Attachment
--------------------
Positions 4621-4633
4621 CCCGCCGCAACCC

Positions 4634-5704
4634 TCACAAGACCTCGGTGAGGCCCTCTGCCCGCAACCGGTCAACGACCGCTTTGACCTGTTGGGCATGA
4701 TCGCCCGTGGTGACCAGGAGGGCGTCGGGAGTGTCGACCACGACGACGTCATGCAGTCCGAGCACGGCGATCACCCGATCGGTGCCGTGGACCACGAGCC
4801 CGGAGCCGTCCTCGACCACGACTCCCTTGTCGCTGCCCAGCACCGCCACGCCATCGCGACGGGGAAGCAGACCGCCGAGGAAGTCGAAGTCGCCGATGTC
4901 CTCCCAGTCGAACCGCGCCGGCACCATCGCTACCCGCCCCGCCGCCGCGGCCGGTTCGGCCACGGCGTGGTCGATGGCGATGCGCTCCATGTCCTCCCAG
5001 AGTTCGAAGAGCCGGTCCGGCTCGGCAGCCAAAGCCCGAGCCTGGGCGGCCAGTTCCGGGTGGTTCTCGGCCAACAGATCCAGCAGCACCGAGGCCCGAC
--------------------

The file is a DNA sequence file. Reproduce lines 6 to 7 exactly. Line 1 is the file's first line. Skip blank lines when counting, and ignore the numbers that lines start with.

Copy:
4801 CGGAGCCGTCCTCGACCACGACTCCCTTGTCGCTGCCCAGCACCGCCACGCCATCGCGACGGGGAAGCAGACCGCCGAGGAAGTCGAAGTCGCCGATGTC
4901 CTCCCAGTCGAACCGCGCCGGCACCATCGCTACCCGCCCCGCCGCCGCGGCCGGTTCGGCCACGGCGTGGTCGATGGCGATGCGCTCCATGTCCTCCCAG